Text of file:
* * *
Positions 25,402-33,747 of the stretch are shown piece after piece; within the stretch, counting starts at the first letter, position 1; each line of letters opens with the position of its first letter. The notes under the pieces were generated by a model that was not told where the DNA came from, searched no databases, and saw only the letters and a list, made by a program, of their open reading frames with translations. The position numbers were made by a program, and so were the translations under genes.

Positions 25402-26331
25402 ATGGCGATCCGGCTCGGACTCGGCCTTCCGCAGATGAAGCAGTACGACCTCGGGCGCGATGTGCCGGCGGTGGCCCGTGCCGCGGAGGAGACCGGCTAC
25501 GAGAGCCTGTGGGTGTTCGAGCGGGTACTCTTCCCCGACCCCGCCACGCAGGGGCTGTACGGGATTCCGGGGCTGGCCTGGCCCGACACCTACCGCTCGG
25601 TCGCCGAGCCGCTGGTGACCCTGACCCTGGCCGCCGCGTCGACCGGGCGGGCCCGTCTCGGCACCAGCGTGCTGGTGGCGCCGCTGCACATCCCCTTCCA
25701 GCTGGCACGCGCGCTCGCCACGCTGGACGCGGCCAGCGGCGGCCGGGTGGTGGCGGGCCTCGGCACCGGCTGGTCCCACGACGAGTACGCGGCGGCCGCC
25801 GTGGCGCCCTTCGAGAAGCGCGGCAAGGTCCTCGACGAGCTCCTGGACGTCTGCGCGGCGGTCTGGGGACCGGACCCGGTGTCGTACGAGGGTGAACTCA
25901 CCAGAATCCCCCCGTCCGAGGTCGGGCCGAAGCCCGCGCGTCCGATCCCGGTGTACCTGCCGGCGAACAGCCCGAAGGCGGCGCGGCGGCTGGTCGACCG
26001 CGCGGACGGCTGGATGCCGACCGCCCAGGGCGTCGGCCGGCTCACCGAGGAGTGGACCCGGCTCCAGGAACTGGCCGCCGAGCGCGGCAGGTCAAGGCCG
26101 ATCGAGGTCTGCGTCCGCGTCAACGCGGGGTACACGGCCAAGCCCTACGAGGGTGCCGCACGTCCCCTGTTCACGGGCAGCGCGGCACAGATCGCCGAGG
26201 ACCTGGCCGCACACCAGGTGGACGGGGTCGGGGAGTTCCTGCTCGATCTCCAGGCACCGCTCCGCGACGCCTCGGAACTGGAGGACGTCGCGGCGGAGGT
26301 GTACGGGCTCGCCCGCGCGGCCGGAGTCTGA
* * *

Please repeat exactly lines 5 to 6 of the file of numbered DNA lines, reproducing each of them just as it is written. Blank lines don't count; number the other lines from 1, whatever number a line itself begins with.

25601 TCGCCGAGCCGCTGGTGACCCTGACCCTGGCCGCCGCGTCGACCGGGCGGGCCCGTCTCGGCACCAGCGTGCTGGTGGCGCCGCTGCACATCCCCTTCCA
25701 GCTGGCACGCGCGCTCGCCACGCTGGACGCGGCCAGCGGCGGCCGGGTGGTGGCGGGCCTCGGCACCGGCTGGTCCCACGACGAGTACGCGGCGGCCGCC